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From yon blue heavens above us bent,
The gardener Adam and his wife
Smile at the claims of long descent.
Howe'er it be, it seems to me,

"Tis only noble to be good.

Kind hearts are more than coronets,

And simple faith than Norman blood.


ANNE JEAN ROBBINS was born in Milton,

Massachusetts, on the third day of July, 1789. She was the third child of the Hon. Edward Hutchinson Robbins, a man of noble character and warm heart, who has left to his descendants the richest of all inheritances, in the fine flavor of humanity that has kept his memory green, even to the third and fourth generation. The house where Anne Jean first saw the light is still standing on Milton Hill, and is known as the Churchill house. The maiden. name of Anne's mother was Elizabeth Murray, and Anne was named by her for two Scotch aunts, Anne and Jean Bennet. She was a woman of great intelligence and force of character, and had passed the greater part of her life in Milton,- marrying in youth the son of the former beloved minister of the town, the Rev. Nathaniel Robbins.

In a sermon preached in Milton at the two hundredth anniversary of the First Church, by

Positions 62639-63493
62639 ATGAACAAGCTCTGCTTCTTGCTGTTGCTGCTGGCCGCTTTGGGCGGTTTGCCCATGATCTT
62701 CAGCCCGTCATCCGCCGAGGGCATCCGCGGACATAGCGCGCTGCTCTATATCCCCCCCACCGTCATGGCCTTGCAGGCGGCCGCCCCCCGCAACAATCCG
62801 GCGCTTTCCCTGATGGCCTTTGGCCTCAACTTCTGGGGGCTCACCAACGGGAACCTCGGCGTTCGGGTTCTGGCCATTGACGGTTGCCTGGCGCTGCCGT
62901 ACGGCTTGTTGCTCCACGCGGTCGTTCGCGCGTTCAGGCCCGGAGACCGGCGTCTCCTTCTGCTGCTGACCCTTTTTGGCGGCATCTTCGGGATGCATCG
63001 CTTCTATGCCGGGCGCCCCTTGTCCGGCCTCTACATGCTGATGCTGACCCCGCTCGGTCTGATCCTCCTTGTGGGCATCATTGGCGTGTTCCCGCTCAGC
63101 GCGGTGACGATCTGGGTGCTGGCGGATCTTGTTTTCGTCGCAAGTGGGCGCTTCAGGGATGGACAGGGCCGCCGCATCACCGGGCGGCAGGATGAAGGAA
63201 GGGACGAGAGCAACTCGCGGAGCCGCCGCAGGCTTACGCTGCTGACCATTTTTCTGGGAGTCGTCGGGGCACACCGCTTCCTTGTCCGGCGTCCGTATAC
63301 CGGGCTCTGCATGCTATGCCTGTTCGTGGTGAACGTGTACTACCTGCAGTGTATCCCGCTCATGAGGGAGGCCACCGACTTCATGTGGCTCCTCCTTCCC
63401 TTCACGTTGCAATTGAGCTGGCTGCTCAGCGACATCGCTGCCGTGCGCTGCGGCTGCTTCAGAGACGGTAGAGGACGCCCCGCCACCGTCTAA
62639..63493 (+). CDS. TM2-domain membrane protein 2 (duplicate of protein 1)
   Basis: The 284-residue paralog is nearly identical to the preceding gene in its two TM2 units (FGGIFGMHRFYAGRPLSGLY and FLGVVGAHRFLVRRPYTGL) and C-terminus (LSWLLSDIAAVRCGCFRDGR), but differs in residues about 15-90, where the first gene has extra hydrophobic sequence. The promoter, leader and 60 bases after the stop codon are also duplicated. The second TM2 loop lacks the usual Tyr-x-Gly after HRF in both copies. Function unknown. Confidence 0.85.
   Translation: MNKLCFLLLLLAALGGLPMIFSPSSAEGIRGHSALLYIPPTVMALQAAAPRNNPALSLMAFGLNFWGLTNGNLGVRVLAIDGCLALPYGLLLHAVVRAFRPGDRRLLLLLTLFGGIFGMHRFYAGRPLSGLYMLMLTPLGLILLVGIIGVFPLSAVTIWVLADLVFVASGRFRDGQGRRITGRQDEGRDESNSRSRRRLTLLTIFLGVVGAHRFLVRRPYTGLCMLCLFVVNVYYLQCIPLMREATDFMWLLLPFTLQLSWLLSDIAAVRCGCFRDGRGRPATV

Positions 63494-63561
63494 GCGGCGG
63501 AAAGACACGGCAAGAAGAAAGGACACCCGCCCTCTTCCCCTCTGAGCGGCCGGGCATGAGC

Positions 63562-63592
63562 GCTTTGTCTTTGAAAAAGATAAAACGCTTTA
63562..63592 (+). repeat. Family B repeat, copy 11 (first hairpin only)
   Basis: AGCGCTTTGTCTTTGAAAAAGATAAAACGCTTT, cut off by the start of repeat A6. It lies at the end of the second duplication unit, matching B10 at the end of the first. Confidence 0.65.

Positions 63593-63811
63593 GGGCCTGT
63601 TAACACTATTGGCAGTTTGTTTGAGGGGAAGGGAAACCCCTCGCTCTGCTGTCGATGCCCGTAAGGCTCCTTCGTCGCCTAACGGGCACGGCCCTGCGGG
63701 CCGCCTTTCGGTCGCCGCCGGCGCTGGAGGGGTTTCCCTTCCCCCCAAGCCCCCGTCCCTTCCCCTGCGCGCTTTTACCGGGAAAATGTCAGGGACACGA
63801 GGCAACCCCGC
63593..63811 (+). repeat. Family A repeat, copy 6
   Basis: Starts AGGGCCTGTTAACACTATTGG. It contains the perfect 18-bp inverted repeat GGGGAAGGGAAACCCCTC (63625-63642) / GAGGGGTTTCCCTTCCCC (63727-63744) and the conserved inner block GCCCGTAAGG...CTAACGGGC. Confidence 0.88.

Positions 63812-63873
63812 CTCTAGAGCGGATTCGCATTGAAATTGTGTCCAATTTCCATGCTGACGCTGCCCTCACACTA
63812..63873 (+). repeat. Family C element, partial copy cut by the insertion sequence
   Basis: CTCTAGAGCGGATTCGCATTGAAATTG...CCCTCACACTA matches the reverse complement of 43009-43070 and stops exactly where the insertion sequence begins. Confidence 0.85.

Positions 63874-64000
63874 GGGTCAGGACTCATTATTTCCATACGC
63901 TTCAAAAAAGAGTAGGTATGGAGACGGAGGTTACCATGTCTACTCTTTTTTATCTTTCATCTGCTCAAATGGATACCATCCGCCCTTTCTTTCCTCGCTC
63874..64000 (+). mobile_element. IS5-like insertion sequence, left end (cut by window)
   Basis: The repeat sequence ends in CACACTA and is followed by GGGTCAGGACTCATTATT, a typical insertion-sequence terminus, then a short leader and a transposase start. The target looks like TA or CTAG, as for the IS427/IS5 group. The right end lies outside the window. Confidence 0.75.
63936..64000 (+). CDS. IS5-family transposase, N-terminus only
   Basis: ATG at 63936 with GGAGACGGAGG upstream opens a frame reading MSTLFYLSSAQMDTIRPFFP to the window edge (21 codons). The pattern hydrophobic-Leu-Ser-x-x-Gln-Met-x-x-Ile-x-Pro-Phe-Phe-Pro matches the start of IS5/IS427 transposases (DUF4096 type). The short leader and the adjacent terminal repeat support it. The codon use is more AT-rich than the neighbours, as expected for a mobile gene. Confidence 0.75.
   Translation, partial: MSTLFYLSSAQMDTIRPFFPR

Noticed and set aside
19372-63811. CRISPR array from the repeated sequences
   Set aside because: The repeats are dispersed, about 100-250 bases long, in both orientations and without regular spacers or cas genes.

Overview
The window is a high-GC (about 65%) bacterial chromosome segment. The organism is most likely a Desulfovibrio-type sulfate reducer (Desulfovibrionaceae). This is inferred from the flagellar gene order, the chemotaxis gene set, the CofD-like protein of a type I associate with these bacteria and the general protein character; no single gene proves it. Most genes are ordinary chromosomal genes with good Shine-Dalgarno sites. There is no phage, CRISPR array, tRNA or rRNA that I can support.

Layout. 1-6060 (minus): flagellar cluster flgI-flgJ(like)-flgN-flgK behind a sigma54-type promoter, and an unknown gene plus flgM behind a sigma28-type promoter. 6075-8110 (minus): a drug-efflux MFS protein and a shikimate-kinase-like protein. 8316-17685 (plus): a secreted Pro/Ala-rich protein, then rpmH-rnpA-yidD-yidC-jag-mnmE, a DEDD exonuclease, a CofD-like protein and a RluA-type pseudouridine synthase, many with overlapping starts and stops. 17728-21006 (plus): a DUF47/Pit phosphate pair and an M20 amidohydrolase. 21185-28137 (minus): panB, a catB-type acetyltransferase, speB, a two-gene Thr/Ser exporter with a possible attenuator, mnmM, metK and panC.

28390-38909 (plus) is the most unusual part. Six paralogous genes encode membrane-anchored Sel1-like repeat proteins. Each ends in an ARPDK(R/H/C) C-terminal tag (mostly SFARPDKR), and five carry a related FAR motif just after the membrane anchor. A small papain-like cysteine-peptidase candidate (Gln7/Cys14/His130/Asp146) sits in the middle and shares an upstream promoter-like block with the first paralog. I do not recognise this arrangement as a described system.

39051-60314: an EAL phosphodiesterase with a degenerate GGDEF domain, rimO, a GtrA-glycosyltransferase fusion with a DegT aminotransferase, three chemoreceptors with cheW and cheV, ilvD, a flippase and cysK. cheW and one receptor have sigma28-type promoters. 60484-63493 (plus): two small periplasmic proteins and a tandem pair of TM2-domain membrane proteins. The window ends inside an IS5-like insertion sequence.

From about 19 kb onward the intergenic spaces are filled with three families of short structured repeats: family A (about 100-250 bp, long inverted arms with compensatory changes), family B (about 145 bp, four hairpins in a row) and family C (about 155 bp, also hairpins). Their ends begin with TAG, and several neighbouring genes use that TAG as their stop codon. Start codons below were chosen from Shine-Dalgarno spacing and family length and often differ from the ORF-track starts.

Rev. Frederic Frothingham, occurs this passage: "Mr Nathaniel Robbins was ordained February 13, 1750-51. A long and honorable service was his, running through four and forty years, closing with his death, May 19, 1795,-a period heaving with the agitations of the Revolution. Mr. Robbins was a patriot. At the battle of Lexington, fought when he was fifty years of age, two of his brothers were in Capt. Parker's company. He seems to have been eminently a man of affairs, and in 1788 was sent by the town to the convention which adopted the Federal Constitution. His practical wisdom showed itself in various ways. At his ordination a settlement of £1000 old tenor-cqual to $500- was allowed him, and a salary of £500, or $250, per annum, and 25 cords of wood. But he bought land and built him a house and gradually acquired a considerable farm- now owned by Col. II. S. Russell which doubtless was a faithful friend to him, as well as an abode of hospitality to many others in those distressful days. Then he showed rare tact and skill in adjusting apparently unmanageable disputes. It appeared again in his high personal integrity, which, did men but know it, or would they but believe it, is really wisdom. In his preaching, says Thos. Thacher, 'he refused to call any man master on earth, or to sacrifice truth to prevailing opinions, however conducive to popularity, to consideration and consequence. Such candor and libcral principles were the more deserving of praise, since, in the first period of his ministry, such a spirit. and temper were not common.' So, in preaching,

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